Adrenal Glands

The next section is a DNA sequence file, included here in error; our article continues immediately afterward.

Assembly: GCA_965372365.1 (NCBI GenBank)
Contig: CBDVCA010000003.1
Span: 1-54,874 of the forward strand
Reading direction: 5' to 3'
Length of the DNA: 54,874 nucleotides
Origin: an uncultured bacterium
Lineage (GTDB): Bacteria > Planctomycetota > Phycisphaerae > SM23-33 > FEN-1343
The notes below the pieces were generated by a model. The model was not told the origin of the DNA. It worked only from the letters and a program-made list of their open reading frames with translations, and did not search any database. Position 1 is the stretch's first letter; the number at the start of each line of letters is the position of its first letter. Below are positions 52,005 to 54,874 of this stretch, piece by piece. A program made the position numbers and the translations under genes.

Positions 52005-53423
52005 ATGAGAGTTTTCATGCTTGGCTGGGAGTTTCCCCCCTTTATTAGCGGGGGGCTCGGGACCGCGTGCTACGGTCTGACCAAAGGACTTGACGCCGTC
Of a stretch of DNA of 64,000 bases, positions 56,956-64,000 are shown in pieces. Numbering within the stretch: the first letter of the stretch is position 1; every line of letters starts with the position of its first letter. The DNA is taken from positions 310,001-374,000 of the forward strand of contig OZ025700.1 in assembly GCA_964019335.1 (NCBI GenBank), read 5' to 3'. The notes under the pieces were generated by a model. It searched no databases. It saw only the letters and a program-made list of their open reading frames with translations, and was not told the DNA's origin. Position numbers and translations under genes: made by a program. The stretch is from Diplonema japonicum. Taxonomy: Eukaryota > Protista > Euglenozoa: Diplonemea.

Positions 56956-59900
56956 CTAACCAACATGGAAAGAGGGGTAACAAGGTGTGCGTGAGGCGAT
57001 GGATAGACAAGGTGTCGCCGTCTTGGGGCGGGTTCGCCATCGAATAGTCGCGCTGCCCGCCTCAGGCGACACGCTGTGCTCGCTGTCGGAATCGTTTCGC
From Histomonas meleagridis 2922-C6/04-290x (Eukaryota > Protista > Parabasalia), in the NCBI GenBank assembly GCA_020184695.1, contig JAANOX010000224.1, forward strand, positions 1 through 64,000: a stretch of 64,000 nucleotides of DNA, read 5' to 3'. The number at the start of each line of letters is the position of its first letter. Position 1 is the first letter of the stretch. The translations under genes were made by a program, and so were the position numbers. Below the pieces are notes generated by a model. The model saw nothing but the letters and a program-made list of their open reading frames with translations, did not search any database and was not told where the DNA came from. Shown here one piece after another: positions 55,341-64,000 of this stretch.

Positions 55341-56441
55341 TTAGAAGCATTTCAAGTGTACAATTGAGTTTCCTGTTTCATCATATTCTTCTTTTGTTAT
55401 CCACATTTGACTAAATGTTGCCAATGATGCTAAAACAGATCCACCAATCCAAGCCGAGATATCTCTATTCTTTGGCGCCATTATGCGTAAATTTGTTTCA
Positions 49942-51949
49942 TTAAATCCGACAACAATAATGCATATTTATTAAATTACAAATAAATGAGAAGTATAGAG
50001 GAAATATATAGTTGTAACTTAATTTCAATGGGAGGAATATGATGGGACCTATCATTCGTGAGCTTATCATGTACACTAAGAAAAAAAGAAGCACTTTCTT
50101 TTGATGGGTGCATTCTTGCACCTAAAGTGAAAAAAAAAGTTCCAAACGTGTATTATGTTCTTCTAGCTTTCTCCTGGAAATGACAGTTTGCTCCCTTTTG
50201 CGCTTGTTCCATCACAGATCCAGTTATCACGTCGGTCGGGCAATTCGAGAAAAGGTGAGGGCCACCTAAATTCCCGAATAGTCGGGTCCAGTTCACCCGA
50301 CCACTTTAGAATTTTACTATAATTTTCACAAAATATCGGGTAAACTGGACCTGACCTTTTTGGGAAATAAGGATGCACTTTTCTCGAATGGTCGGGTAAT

Nestled next to the kidneys are the adrenal glands. The adrenal glands develop from two distinct tissue types to form one organ. The outer portion (cortex) originates from glandular tissue, while the inner portion (medulla) originates from nerve tissue. These distinct layers also reflect different functions: 1) the cortex secretes sex hormones (e.g.: estrogens and androgens) and hormones that regulate salt (e.g.: aldosterone) and sugar (e.g.: cortisol) metabolism and 2) the medulla is under neurologic control releasing adrenaline during the “fight or flight” response. Adrenal gland abnormalities develop when there are excesses or deficiencies of any of these hormones. Treatment for deficiencies focuses on restoration of normal hormone levels by hormone replacement therapy. Excess hormone levels may be treated medically; rare cases require surgery to remove the affected adrenal gland to restore normal hormone levels


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